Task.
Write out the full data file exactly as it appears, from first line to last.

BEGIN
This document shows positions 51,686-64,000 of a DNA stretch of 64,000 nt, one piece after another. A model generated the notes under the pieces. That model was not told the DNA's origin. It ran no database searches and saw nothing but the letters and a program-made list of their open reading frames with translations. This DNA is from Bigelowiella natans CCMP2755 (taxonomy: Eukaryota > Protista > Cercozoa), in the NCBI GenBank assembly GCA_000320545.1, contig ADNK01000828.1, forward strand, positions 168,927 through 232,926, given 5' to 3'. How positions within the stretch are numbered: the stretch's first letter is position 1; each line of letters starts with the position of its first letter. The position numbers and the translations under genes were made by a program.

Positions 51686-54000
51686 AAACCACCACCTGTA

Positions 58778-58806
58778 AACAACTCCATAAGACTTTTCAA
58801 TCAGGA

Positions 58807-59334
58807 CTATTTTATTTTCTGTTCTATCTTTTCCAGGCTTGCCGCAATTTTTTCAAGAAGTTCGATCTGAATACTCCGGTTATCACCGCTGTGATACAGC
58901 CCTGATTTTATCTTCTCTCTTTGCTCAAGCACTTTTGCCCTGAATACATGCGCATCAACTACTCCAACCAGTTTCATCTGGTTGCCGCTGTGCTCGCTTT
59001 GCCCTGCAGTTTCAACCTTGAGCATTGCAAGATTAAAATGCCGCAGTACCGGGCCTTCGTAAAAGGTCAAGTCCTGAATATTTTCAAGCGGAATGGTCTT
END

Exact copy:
This document shows positions 51,686-64,000 of a DNA stretch of 64,000 nt, one piece after another. A model generated the notes under the pieces. That model was not told the DNA's origin. It ran no database searches and saw nothing but the letters and a program-made list of their open reading frames with translations. This DNA is from Bigelowiella natans CCMP2755 (taxonomy: Eukaryota > Protista > Cercozoa), in the NCBI GenBank assembly GCA_000320545.1, contig ADNK01000828.1, forward strand, positions 168,927 through 232,926, given 5' to 3'. How positions within the stretch are numbered: the stretch's first letter is position 1; each line of letters starts with the position of its first letter. The position numbers and the translations under genes were made by a program.

Positions 51686-54000
51686 AAACCACCACCTGTA

Positions 58778-58806
58778 AACAACTCCATAAGACTTTTCAA
58801 TCAGGA

Positions 58807-59334
58807 CTATTTTATTTTCTGTTCTATCTTTTCCAGGCTTGCCGCAATTTTTTCAAGAAGTTCGATCTGAATACTCCGGTTATCACCGCTGTGATACAGC
58901 CCTGATTTTATCTTCTCTCTTTGCTCAAGCACTTTTGCCCTGAATACATGCGCATCAACTACTCCAACCAGTTTCATCTGGTTGCCGCTGTGCTCGCTTT
59001 GCCCTGCAGTTTCAACCTTGAGCATTGCAAGATTAAAATGCCGCAGTACCGGGCCTTCGTAAAAGGTCAAGTCCTGAATATTTTCAAGCGGAATGGTCTT